On 26 May 2016, the General Court ("GC") annulled a decision of the European Commission concerning an implicit and unlimited guarantee granted by the French government to the French Petroleum Institute ("FPI"). The French government and the FPI alleged that the FPI did not benefit from the guarantee and therefore the guarantee did not qualify as State aid.
The FPI was governed by private law until it was re-established under public law status in 2006. The Commission held that the grant of that status had the effect of conferring an unlimited public guarantee on FPI's activities, as it was no longer subject to insolvency proceedings.
The Commission alleged that the FPI benefitted from this guarantee in its relationships with suppliers and customers, qualifying the guarantee as an advantage. Furthermore, the Commission deemed this a selective advantage since the FPI's competitors, which are established under private law, are subject to insolvency proceedings. The Commission took a similar view with regard to an unlimited implied guarantee in the La Poste case.
The FPI and the French State appealed the decision, arguing that the guarantee did not qualify as State aid. The GC allowed the appeal. While it shared the Commission's view that the public undertaking status of the FPI implies an unlimited guarantee, the GC ruled that the Commission should have shown the actual effects produced by the guarantee. According to the GC, the Commission did not prove that the FPI actually benefitted or was likely to benefit from the guarantee. In particular, the Commission did not demonstrate that the FPI’s suppliers treated or were likely to treat it more favourably, for instance by offering lower prices or not requiring a guarantee themselves.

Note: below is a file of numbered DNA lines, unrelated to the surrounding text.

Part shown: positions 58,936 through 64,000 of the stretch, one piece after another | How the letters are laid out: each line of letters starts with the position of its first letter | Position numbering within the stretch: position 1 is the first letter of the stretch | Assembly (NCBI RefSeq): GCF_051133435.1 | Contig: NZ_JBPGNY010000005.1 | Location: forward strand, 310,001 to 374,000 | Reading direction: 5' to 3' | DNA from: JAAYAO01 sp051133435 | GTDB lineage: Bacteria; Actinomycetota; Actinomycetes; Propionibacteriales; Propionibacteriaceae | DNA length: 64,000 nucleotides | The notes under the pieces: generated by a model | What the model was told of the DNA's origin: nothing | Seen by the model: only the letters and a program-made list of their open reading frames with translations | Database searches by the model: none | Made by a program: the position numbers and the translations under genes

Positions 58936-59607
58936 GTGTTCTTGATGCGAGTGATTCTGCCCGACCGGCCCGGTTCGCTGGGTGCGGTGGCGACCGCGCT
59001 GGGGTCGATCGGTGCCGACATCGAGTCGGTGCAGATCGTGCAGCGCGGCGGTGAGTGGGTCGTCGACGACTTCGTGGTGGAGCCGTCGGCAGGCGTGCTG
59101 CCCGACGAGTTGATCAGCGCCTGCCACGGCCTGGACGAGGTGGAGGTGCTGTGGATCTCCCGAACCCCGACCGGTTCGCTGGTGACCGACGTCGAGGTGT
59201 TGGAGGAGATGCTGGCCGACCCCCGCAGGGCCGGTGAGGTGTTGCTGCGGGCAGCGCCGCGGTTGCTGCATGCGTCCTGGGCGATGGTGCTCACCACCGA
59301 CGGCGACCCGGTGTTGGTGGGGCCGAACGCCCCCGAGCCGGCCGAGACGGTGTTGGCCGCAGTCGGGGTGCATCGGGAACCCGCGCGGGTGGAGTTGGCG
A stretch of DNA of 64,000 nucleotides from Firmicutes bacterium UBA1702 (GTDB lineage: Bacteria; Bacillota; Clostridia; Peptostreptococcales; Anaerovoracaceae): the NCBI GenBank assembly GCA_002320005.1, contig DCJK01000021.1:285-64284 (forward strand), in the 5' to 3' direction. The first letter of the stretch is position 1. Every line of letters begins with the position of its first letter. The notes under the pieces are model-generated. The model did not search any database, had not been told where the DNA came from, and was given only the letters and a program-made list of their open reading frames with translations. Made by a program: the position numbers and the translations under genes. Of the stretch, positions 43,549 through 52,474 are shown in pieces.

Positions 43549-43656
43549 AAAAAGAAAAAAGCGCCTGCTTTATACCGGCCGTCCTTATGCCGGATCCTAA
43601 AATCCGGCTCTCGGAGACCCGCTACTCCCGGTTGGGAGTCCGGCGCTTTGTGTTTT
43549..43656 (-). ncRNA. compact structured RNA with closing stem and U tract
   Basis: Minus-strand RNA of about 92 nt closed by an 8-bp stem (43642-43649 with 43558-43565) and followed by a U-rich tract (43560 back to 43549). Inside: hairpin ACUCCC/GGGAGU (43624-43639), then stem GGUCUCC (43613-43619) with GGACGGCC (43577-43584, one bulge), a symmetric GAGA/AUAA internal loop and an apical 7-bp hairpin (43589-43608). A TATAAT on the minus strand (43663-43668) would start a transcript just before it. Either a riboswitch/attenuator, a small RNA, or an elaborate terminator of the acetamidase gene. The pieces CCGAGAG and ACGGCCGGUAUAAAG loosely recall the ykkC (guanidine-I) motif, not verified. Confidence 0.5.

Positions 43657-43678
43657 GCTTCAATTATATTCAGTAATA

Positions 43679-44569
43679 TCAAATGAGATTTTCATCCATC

As a result the GC annulled the decision of the Commission. The parties may appeal to the Court of Justice against this judgment on points of law only.
This article was published in the Competition Law Newsletter of July 2016. Other articles in this newsletter:
1. Court of Justice dismisses appeals in the Calcium Carbide Cartel
2. General Court confirms that the financial position of shareholders and the possibility to increase credit facilities are relevant when assessing an inability to pay request
3. General Court confirms illegality of non-compete clause in telecoms transaction
4. District Court of Rotterdam rejects the applicability of arbitration clauses in antitrust damages litigation
5. Update on changes in antitrust damages claims legislation in the Netherlands
6. New maximum fines for competition law infringements in the Netherlands as of 1 July 2016